“..as much energy, colour and comedy as the original.”
It’s Mellow Dramatics’ 100th show this week and, to celebrate, the group are rocking this highly entertaining, musical comedy at The Brewhouse Arts Centre in Burton Upon Trent. The Wedding Singer movie, made famous by Adam Sandler and Drew Barrymore, had its screen success in 1998 and was followed by a Broadway stage musical in 2006. It has been a firm favourite for both professional and amateur performers ever since with its poplar soundtrack, big personalities and gentle story-line and The Mellow Dramatics performed from start to finish with as much energy, colour and comedy as the original.
Well directed by Donna Nolan, assisted by Nicola Wagstaff, this is a really great casting. Christopher James is a strong and commanding performer and excels as Robbie Hart playing against the lovely Lucy Robinson as Julia Sullivan-almost-Gulia, both perfectly complementing each other with seriously good and effortless voices. The singing ability as a whole was of very high standard throughout the cast as was the fast-paced comedy and timing. Memorable performances by Amy Glover (Holly) and Rhys Jones (Sammy) and eccentric band member George, played by Jack Broughton. Equally great performance by Sian Plummer as the hot Linda and Ross Harris was perfect as the swanky, equity trader Glenn Gulia. Lauren Taylor bought a lot of humour to the stage as the lovable Grandma Rosie and stole the show when she grooved some funky moves with George in Move That Thang.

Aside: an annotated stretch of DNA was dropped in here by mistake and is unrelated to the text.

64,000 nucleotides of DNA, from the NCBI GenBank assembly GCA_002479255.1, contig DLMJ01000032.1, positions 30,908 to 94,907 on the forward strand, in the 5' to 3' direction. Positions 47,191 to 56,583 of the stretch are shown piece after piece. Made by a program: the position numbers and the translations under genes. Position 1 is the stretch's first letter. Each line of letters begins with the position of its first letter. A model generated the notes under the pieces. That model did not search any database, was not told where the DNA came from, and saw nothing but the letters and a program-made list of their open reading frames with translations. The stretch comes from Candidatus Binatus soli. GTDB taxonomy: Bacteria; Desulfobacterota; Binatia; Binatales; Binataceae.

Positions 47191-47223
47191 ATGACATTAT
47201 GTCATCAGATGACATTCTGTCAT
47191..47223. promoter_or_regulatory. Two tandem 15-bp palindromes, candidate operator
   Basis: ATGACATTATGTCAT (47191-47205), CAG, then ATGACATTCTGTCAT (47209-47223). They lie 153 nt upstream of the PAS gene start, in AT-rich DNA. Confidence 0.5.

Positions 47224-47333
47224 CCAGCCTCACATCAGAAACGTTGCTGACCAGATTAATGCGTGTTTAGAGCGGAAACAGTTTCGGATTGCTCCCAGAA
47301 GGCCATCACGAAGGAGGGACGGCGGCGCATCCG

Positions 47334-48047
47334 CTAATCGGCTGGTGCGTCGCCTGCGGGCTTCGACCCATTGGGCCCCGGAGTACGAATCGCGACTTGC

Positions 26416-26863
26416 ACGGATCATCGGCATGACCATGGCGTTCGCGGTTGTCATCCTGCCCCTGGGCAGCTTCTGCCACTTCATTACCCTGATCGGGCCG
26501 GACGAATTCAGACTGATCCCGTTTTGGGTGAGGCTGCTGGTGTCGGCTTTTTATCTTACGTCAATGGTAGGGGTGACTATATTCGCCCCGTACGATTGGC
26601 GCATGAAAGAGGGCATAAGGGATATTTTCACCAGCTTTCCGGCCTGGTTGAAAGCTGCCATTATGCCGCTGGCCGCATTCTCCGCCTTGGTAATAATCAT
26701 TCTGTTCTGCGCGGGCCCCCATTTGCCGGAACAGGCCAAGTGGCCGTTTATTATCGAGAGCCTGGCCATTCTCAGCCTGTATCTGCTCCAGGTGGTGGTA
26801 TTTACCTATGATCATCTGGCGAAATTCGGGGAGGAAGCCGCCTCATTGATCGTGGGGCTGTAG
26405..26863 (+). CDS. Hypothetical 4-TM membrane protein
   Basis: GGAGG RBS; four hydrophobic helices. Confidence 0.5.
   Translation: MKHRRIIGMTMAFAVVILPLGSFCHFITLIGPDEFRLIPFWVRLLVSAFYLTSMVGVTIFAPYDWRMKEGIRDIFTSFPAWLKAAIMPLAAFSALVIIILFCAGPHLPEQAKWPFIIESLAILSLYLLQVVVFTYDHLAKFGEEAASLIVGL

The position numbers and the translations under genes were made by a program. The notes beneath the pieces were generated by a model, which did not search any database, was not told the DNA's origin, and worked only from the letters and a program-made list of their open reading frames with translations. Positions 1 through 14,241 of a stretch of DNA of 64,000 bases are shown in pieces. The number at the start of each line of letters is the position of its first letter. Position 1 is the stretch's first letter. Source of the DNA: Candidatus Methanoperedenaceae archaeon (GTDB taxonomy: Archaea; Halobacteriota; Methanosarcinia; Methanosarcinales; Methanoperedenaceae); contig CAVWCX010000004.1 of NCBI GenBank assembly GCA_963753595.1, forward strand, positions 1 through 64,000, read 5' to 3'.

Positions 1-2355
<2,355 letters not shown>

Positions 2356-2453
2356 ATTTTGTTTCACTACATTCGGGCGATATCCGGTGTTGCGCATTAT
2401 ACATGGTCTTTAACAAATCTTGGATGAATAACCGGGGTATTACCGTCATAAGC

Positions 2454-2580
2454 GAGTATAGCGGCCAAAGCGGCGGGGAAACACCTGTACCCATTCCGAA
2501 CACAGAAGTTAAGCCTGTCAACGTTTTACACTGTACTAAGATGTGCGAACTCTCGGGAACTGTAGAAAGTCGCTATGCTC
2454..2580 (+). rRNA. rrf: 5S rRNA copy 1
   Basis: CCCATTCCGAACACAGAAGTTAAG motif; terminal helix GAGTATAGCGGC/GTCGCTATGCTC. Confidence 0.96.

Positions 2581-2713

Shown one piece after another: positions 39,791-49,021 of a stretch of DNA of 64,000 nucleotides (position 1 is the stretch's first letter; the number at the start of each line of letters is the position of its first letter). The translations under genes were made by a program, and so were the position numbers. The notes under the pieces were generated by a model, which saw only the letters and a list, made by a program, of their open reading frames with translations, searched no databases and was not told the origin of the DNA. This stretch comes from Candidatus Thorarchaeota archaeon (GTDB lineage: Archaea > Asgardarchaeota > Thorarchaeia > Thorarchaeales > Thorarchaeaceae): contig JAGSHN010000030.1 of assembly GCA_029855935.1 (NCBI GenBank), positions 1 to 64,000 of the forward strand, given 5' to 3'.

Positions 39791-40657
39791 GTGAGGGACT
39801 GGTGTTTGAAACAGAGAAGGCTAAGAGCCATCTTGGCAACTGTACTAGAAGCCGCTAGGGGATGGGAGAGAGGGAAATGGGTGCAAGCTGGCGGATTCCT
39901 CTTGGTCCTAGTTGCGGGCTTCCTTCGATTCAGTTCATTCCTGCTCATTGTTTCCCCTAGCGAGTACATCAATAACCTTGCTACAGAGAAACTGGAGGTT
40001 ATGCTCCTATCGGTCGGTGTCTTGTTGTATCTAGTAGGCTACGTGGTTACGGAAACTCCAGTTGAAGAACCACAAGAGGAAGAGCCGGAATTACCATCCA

Too big a cast to mention individually but a huge 5* well done to every member of the group for a truly stunning production. Excellent choreography by Natasha Ingham, simple yet effective set design with live orchestra nestled upstage, and wardrobe should take a bow for such a large and successful undertaking, colour, individuality and continuity. Well done too to the stage crew for getting that huge headboard and bed on and off the wing and for keeping all transitions well-choreographed and executed. Special mention to MD Rob Murray and his talented musicians, who played to perfection, carrying the show along smoothly, competently and without fault.
Show runs to 18th May
Suitable for everyone
The camp cult classic has arrived in town this week and it doesn’t disappoint. Playing at The Alexandra until 25 May, the Rocky Horror Show is overflowing with incredible talent.